Author Archives: d.wharnsby

The Meandering Minstrel and The Muslim 500

cover 2013

Thank you to the The Royal Islamic Strategic Studies Centre of Jordan for including me on their 2013/14 list of The Muslim 500.  Since 2009, the publication has set out to “ascertain the influence some Muslims have on this community, or on behalf of the community” and within its pages, editors describe “influence” as  “any person who has the power (be it cultural, ideological, financial, political or otherwise) to make a change that will have a significant impact on the Muslim world.”   Naturally, it has been quite surreal to see my name appear each year alongside some of our century’s most tremendous thinkers, philosophers, artists and inspirations…and some of the world’s most threatening extremists, self-righteous preachers and corrupt political leaders.

Every day I drink my tea, play with my daughters, tend to my household chores (laundry, gardening, sewing, repairing things etc) while unceremoniously jotting down notes in my journal about what I experience, feel, think and learn.   When time permits, I toy with those words to create poems and songs ~ recording them or fashioning them into books ~ and then (when invited) I travel to share those songs with loving audiences around the world in mosques, churches, schools, living rooms and theaters.

Of greatest  inspiration to me are the tens of thousands of women, children and men I meet each year upon my travels ~ everyday people like myself with  the “cultural, ideological, financial, political” power “to make a change that will have a significant impact” on the world.  Many I meet are actively making such changes with great impact and little recognition.  While religious clerics drop sound bites about peace in lands where imbalanced blasphemy laws exist…while Kings build pretentious clock towers overshadowing landmarks of religious pilgrimage…and while think-tank researchers tally up pop-star Facebook Likes, other more down-to-earth individuals scrimp, save and spend whatever they can on local grass-roots initiatives, touching the lives of thousands as effectively, quietly and broadly as ripples from a small stone in a pond.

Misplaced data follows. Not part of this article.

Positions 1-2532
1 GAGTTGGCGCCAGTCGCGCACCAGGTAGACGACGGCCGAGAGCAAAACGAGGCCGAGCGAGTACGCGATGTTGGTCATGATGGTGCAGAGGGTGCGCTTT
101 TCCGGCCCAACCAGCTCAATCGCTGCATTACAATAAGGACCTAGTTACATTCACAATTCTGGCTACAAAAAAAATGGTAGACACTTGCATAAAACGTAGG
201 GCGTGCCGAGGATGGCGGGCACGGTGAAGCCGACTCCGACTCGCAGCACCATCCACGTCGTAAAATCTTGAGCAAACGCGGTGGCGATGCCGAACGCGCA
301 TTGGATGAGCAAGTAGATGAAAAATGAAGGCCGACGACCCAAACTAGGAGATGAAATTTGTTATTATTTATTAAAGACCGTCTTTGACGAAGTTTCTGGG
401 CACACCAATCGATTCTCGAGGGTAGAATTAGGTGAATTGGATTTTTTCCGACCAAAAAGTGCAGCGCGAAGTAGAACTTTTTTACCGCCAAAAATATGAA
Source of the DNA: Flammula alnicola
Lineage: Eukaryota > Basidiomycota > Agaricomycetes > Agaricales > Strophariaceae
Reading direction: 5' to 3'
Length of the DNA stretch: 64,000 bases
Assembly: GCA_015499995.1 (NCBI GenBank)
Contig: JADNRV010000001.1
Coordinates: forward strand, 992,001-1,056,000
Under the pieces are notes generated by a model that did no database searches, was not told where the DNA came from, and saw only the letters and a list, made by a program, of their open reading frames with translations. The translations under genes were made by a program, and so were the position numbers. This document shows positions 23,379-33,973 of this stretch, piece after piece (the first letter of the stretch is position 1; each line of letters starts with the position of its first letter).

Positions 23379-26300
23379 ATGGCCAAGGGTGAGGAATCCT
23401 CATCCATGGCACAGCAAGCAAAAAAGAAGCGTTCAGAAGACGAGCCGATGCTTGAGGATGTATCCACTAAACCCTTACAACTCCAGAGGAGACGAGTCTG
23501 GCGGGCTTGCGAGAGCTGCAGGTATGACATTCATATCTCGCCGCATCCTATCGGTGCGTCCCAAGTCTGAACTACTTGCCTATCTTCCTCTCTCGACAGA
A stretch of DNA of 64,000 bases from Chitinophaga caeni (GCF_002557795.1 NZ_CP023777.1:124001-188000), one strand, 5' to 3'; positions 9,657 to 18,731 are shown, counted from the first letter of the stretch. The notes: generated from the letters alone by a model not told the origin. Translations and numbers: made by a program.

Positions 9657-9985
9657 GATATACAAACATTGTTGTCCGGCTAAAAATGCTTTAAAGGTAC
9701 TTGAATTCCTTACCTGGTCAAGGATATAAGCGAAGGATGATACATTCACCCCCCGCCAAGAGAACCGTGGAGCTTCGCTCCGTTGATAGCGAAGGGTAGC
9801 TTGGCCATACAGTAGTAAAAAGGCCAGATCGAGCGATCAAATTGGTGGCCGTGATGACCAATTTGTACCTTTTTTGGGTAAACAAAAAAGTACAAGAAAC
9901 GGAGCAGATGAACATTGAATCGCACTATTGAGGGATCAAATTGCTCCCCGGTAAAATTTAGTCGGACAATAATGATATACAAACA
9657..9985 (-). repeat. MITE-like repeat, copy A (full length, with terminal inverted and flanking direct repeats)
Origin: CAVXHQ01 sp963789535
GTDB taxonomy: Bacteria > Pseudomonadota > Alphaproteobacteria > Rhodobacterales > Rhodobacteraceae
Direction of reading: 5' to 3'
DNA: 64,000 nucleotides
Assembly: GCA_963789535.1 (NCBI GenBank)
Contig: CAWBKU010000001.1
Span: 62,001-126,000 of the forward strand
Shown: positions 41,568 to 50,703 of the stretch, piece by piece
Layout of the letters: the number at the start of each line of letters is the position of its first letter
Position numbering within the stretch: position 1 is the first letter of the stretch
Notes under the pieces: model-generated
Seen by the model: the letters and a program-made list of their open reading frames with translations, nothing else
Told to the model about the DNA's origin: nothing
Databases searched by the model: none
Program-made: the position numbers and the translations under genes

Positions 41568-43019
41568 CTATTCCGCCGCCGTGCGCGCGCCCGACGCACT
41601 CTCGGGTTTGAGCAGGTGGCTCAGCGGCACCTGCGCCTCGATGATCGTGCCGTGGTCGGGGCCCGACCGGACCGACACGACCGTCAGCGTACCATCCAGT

Last week, during a brief tour of the United Kingdom, I met up with an 18 year old woman who arranged a fund raising event for cancer care, bringing together over 200 people on one night to raise over £2000.   I met a 5 year old girl who embarked upon a read-a-thon to raise money for relief efforts in the Philippines, gathering over £380.   I reconnected with an old friend who overcame a childhood of trauma with the help of an elder sister who was recently killed in a tragic car accident: she is now raising her nieces and nephews alongside her own children while simultaneously obtaining her BA and assisting others as a councilor.  One dear couple I know have suspended their Phd studies to care for a dying parent, while another family I know have given up the wealth, comforts and stability of academia to start an organic farm, providing more healthy food alternatives to families across Britain.  Thus, a list of “the most 500 influential muslims in the world” is naturally quite exclusive ~  sadly missing biographies of the millions who do so much day-by-day to teach, parent children, plant food, help the sick and elderly or stand for justice at the cost of their own comforts and often, even their own lives.

Just another observation to reflect upon by this meandering minstrel within his infrequent blog.

This year I have been thinking a lot about this fact: The Qur’an mentions agriculture, leadership, justice/law, healing, learning, self-defense, economics, science and dozens of others aspects of life, yet it has no chapters called “The Doctors”, “The Leaders”, “The Politicians”, “The Clergy”, “The Scientists”, “The Doctors”, “The Generals”, “The Engineers” or even “The Teachers” or “The Farmers”.   But, it does have a chapter called “The Poets” containing a great warning to those who secure that title and those who may be inclined to follow them.   The caution is about their tendency toward hypocrisy, distractedness and not living up to what they idealistically profess.

Help me, my friends, to keep from  being one of those poets ~ to remain accessible, responsible and dedicated with integrity toward  positive social change through my work, proudly alongside many of those incredible individuals mentioned in The Muslim 500… and alongside most of you amazing individuals who were not mentioned in the publication.

Categories: Community, Simple Living

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